Since it’s recognition in 1981, the HIV virus has torn a path of destruction through the world’s population. No cure has been found for the virus which has killed more than 25 million people. In 2005 alone, the virus claimed more than 2 million lives. At the present about 40 million are living with the virus that causes AIDS, and there is no cure in sight.
However, in the recent years, scientists have made awesome strides in helping people with the disease live longer. The latest discovery is a molecule known as interleukin 7. Interleukin 7, a naturally occurring molecule, is a crucial part of the human immune system, helping it to function correctly.
Dr. Paolo Lusso worked with a group of scientists on the project and found some promising discoveries. According to the report published by the National Academy of Scientists, interleukin 7 “is a substance important in maintaining proper functioning of the immune system.” The team of scientists looked at the role of the molecule in helping T cells to remain alive.
This is important to note because the HIV virus hides itself in certain T cells. When they lodge there, the virus causes the T cells to commit cellular suicide, which is called apoptosis. With T cells gone, the body lacks the ability to defend itself against various infections and cancers. The virus even caused the death of cells that aren’t directly connected to the ones infected with HIV.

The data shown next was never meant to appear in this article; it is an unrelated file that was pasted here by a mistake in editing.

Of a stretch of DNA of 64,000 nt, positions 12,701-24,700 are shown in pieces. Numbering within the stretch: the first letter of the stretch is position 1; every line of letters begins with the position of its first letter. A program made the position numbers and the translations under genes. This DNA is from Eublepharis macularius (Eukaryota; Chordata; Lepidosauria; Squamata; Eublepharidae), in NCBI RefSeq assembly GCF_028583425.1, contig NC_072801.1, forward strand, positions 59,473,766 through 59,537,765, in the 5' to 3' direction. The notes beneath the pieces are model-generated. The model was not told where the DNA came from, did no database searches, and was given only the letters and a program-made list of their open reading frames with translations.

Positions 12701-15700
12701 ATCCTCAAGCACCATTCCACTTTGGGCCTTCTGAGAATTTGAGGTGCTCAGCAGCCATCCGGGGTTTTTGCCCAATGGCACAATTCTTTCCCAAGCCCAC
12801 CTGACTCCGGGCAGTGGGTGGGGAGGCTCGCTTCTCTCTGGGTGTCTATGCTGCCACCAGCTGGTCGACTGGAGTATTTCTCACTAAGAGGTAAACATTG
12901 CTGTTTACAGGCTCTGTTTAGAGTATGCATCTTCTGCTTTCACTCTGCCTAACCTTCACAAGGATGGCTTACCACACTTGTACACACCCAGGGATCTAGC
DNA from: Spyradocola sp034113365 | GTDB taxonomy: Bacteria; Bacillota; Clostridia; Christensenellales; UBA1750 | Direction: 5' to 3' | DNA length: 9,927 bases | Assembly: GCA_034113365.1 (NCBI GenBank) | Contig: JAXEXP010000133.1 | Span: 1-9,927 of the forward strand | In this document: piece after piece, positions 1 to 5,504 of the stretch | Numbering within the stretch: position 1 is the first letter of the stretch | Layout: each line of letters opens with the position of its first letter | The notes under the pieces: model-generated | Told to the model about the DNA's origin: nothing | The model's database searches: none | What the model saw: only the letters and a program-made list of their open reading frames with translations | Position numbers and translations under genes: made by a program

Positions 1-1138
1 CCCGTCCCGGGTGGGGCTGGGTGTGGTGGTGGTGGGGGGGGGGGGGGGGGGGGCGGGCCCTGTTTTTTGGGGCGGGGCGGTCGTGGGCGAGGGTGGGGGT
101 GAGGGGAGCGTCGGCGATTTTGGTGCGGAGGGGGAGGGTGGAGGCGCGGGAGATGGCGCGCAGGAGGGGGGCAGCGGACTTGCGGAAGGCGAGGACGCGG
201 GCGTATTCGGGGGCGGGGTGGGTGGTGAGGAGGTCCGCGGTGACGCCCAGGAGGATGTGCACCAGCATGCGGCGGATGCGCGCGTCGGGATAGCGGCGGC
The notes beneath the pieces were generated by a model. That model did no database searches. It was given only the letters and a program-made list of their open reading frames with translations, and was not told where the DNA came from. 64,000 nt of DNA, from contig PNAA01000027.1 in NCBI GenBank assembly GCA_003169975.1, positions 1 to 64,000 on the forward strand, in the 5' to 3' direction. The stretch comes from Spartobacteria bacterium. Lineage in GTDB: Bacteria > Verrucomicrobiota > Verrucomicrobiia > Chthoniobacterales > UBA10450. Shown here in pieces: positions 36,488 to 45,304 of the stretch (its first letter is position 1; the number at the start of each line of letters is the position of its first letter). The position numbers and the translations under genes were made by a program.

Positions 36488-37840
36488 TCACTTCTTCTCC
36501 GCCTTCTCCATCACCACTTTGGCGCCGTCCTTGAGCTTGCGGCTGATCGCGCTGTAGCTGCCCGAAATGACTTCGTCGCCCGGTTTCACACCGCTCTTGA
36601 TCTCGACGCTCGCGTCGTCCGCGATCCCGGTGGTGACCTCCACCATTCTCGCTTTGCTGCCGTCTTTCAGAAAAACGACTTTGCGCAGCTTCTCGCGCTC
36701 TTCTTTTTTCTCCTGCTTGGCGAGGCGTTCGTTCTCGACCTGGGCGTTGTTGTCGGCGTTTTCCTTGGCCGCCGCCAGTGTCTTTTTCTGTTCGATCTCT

The team of scientists used the samples of 24 HIV infected people to conduct this study. Interleukin 7 was placed in the sample. After 7 days, the blood samples showed lower numbers of cellular death. However, interleukin 7 was not used on any live patients.
Dr. Lia Vassena noted that the finding is important, because the molecule could be used along with other HIV medication to curtail the effects of the virus. Since apoptosis plays a big part of how cells die in AIDS, the molecule could help in preventing cellular suicides. Lusso expressed “reasonable optimism” that the discovery would lead to some beneficial results.
Even though they are optimistic, the researchers still need to conduct more tests. “I don’t think one solution will be applicable to all the patients. It’s possible that IL-7 (interleukin 7) may benefit some patients and do nothing in other cases,” Lusso said in an interview. “But I think we are moving in the right direction because we are starting to appreciate that antiretroviral therapy alone (existing AIDS drug treatment) is not sufficient to bring back a full immune competence, and we are starting to identify at least some strategies that may work.”
Let’s hope that the research brings promising results.
Will Dunham. “Scientists Explore Possible New Way to Fight AIDS.” Yahoo. URL: (http://news.yahoo.com/s/nm/20070205/sc_nm/aids_immune_dc)
Human immunodeficiency virus. Wikipedia. URL: (http://en.wikipedia.org/wiki/Hiv)